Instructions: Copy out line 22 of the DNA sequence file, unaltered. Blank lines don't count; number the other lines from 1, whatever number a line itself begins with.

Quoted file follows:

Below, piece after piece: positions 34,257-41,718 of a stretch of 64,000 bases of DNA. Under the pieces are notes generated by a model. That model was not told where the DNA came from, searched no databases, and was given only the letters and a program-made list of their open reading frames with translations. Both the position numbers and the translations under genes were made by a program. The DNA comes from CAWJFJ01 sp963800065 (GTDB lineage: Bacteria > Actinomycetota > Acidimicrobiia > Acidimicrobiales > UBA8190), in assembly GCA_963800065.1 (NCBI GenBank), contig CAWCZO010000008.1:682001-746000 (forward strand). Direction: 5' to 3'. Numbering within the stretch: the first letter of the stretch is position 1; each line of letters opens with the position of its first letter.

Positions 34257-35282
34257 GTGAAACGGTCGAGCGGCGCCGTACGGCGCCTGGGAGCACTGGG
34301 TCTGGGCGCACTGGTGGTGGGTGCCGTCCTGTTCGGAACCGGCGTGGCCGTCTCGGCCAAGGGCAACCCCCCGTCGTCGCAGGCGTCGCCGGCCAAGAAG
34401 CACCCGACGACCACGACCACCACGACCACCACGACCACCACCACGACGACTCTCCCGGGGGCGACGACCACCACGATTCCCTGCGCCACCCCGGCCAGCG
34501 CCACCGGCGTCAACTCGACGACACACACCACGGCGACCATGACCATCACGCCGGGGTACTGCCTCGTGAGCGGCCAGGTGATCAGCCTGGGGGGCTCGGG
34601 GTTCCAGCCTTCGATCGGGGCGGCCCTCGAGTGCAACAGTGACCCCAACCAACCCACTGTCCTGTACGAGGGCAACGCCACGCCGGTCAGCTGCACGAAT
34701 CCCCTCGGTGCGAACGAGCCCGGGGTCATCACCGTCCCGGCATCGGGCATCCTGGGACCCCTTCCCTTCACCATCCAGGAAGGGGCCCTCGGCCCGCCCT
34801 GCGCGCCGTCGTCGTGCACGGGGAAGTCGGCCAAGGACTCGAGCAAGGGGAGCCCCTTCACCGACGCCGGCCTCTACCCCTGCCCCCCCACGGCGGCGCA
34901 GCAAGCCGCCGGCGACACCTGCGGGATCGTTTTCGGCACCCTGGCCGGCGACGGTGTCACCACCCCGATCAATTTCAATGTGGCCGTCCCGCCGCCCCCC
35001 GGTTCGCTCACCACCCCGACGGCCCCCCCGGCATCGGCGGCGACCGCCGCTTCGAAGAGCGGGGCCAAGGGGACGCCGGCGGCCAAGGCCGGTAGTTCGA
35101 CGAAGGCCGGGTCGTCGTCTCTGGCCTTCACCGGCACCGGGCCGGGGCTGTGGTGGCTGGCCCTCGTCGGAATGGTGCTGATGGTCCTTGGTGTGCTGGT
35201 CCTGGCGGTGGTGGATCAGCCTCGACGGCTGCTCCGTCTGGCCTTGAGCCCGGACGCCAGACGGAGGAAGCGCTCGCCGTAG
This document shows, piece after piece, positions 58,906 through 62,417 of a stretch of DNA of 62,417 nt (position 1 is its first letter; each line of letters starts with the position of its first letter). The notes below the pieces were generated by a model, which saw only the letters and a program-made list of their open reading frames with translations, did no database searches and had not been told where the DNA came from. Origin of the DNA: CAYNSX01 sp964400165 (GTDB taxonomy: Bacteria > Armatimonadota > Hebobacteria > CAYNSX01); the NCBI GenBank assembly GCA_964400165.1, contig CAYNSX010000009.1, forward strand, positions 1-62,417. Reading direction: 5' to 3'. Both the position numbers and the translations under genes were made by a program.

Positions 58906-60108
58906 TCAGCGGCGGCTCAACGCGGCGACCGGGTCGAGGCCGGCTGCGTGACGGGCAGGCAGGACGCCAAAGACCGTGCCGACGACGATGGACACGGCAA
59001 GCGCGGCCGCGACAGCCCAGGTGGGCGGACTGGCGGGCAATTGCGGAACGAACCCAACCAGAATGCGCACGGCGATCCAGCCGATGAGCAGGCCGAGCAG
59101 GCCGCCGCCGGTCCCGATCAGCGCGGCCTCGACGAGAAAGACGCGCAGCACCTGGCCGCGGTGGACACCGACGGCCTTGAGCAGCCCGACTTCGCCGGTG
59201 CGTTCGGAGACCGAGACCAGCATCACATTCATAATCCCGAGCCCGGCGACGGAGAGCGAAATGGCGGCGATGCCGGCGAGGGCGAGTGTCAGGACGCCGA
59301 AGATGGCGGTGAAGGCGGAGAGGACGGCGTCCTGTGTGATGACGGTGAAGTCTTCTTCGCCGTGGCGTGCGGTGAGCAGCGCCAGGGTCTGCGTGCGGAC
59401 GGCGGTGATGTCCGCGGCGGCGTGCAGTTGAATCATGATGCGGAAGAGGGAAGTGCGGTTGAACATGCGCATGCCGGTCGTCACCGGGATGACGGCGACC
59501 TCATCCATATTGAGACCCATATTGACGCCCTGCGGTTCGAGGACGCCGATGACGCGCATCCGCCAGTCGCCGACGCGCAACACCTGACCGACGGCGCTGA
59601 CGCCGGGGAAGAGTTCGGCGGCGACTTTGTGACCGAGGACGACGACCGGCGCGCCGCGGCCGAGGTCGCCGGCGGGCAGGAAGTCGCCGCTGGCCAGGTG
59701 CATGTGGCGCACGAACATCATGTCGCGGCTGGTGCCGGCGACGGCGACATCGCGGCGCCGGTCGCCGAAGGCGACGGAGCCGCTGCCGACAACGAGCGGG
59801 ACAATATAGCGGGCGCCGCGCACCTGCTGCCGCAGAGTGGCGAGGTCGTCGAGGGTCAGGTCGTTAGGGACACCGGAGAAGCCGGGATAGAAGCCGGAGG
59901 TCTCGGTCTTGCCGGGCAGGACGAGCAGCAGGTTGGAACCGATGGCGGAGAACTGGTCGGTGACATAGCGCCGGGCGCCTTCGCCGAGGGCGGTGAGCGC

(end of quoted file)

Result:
59501 TCATCCATATTGAGACCCATATTGACGCCCTGCGGTTCGAGGACGCCGATGACGCGCATCCGCCAGTCGCCGACGCGCAACACCTGACCGACGGCGCTGA